It’s still hard to wrap my mind around the notion that a year ago I was walking the streets of Park City, interviewing filmmakers and catching the latest releases. This year, the festival, like nearly all others, has gone hybrid, with a very few in-person events as audiences and critics have enjoyed the offerings from their covid-safe couches.
Here are just a few Sundance ‘21 offerings to keep your eyes peeled for as the festival winds down.
“Rita Moreno: Just a Girl Who Decided to Go for It”
Director: Mariem Pérez Riera
Rita Moreno is one of the select few actors to have won the coveted EGOT bingo: Emmy, Grammy, Oscar, Tony. Beyond that, the Puerto Rican-born actress has a helluva tale to tell about her nine decades on this planet—many of them in showbiz. This inspiring documentary follows Moreno from girlhood on the U.S. island territory and on through a childhood in New York, where her talents and beauty soon attracted scouts. She moved to Hollywood, where at first the roles were largely “spicy” ethnic types, but then came “West Side Story,” for which she would pick up the Academy Award in her most memorable role.
But even with that success, Moreno nonetheless found good roles still hard to come by, especially as she got older. But she persevered, with late-career roles in “Oz” and the series “One Day at a Time.”
The struggles were not only for roles but personal as well. Moreno is candid about a marriage in which she was desperately unhappily, but outwardly showed no strain. And in the most heartbreaking moment, she reveals once being raped by her agent, but then kept him in her employ for many years. It’s a horrifying look back to a pre-#MeToo era.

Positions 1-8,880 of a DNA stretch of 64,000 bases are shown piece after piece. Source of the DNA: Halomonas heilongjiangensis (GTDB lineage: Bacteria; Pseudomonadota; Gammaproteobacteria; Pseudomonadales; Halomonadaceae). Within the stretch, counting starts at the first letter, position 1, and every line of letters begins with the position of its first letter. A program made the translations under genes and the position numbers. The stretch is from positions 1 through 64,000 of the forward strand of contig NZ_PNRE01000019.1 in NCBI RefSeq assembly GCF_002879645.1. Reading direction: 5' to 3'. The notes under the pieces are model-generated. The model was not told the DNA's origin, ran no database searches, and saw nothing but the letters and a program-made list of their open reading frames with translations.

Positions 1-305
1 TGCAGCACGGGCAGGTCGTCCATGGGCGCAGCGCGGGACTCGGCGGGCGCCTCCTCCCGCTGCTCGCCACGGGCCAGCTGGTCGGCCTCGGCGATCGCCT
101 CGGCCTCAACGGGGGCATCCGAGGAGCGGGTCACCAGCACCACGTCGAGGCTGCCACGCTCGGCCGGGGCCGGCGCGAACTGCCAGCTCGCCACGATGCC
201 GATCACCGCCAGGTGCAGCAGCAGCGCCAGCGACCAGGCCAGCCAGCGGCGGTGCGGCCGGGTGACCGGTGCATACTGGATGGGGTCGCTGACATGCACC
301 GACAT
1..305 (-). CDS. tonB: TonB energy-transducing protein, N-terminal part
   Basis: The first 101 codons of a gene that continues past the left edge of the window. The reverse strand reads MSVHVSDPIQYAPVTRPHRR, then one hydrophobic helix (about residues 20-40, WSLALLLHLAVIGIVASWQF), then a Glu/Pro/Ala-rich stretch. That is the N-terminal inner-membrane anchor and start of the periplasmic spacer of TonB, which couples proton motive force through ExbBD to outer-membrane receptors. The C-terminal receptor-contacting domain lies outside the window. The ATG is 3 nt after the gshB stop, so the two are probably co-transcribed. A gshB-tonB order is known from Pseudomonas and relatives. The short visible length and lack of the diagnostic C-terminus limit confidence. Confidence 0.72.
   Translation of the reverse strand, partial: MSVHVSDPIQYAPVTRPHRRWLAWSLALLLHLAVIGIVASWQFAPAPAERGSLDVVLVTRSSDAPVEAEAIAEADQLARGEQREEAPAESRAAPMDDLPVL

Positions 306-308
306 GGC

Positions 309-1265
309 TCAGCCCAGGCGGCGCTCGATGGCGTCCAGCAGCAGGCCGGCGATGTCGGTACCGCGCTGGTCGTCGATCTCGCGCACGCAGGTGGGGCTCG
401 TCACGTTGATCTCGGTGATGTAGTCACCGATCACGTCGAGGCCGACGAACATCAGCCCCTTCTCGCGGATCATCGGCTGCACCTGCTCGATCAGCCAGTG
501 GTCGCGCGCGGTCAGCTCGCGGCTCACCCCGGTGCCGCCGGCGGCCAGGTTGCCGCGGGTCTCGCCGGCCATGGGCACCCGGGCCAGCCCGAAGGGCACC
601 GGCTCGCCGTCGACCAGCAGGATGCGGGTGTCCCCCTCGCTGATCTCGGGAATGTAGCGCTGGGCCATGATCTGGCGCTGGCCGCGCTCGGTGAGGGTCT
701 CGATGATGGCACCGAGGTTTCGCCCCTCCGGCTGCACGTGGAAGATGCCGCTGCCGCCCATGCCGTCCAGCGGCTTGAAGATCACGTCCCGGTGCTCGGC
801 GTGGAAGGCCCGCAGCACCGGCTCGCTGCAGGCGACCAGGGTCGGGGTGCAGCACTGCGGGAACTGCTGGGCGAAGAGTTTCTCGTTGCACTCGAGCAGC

Inspiring and charming, this is a great look at one of Hollywood’s living legends who still has much to say and much to teach. May she continue acting.
Director: Hazel McKibbin
The horror stories of the #MeToo era are legion, and this short narrative from Hazel McKibbin brings fresh life to the issue in less than ten harrowing minutes. Angela Wong Carbone plays an office worker sitting in a horrifyingly uncomfortable meeting with HR representatives after bringing sexual harassment allegations against a co-worker. Quickly, it becomes apparent she is not being taken seriously, and the transgressor will remain. Tautly-directed, “Doublespeak” gives a new perspective to an ongoing issue.
“The Touch of the Master’s Hand”
Director: Gregory Barnes
This short narrative from writer/producer/director Gregory Barnes sees a young Mormon missionary harboring impure thoughts. Try as he might, they won’t go away, so he goes to see the head of his mission for guidance. The president offers a simple solution to the young man’s problem, but we cannot help but feel that it is but a stopgap. An intriguing tale told in eleven minutes.
(featured image: a still from “Doublespeak”)